Portugal may not have the dramatic peak-and-trough market history of its neighbor Spain, but there are always affordable properties to be found if you know where to look.
Foreign demand has been steadily increasing across the country – but in Lisbon and across the Algarve in particular – and the government’s “golden visa” and tax incentives have been very successful at attracting interest in this low-key and laid-back country that is free from security issues.
Golfing continues to be a big draw too, with the Algarve recently celebrating 50 years of the sport, whilst the western part of it – along with the Silver Coast - is famed for its surfing beaches.
Property prices are still down from their 2007 peak on the coast so now is a great time to buy there, whilst its two major cities are undergoing exciting regeneration.
Bargains in the Algarve
Most British buyers seeking to take advantage of the laid-back Portuguese lifestyle, the Mediterranean climate and beautiful beaches will head to the Algarve. Less developed and less glitzy than the Costa del Sol it remains in large parts charmingly authentic with a lifestyle that is safe, secure and also surprisingly affordable.
But where to choose? Most of it is now within an easy hour’s drive of Faro, much of the central part less than half an hour. For golf courses the central Algarve offers the best choice, whilst some would argue the best beaches are west around Lagos. Meanwhile the eastern tranche feels the most rustic and has traditionally offered the best value homes.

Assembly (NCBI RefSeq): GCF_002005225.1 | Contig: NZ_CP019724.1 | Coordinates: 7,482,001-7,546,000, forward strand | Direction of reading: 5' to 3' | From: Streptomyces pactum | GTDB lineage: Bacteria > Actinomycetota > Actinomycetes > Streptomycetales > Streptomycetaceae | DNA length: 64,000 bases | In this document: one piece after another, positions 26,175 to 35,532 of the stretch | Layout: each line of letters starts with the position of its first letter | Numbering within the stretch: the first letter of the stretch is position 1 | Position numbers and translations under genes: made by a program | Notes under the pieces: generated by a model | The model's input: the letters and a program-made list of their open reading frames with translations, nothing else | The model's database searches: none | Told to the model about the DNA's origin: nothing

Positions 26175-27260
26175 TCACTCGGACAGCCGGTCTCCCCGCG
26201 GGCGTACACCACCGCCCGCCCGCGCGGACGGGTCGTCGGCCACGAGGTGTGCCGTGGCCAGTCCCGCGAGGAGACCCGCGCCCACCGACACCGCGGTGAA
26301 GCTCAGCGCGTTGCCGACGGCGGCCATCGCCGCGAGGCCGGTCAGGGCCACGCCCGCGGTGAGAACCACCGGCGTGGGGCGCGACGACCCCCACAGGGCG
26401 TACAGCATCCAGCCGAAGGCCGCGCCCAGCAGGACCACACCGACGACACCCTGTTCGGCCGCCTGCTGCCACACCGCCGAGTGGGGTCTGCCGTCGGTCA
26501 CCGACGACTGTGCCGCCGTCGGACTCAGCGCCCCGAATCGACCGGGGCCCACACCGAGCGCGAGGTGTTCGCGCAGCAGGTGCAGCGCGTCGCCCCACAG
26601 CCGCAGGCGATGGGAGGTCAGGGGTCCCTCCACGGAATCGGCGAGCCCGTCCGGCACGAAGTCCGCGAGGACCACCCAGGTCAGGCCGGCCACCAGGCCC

Show me a bargain
If you want to be close to the upmarket resorts and golf courses of the central Algarve, the key is to buy close to the so-called “Golden Triangle” but avoid the locations that come with a premium. So you can get – around Loule - a three-bed, three-bath detached property for around €300,000 – less than the cost of a small apartment in nearby Quinta do Lago resort.
Or maybe you want a lock-up-and-leave pad close to the sea? In Quarteira you can get a three-bed apartment for €150,000 in the old quarter that needs a little TLC but would no doubt attract rentals after a facelift.
Those seeking something a little more rural, you can get a four-bed farmhouse in Paderne just behind the A22 highway along the Algarve for less than €200,000 – your money will usually go further as you head inland. Heading west a little, the Silves/Algoz area offers plenty of choice if you want a comfortable three-bed home for less than €300,000.
The western side of the Algarve feels different yet again, but avoid central Lagos where prices have risen in recent years if you are on a tight budget. However you can still get a two-bed apartment behind the wonderful Meia Praia beach on the outskirts of the town, for €220,000.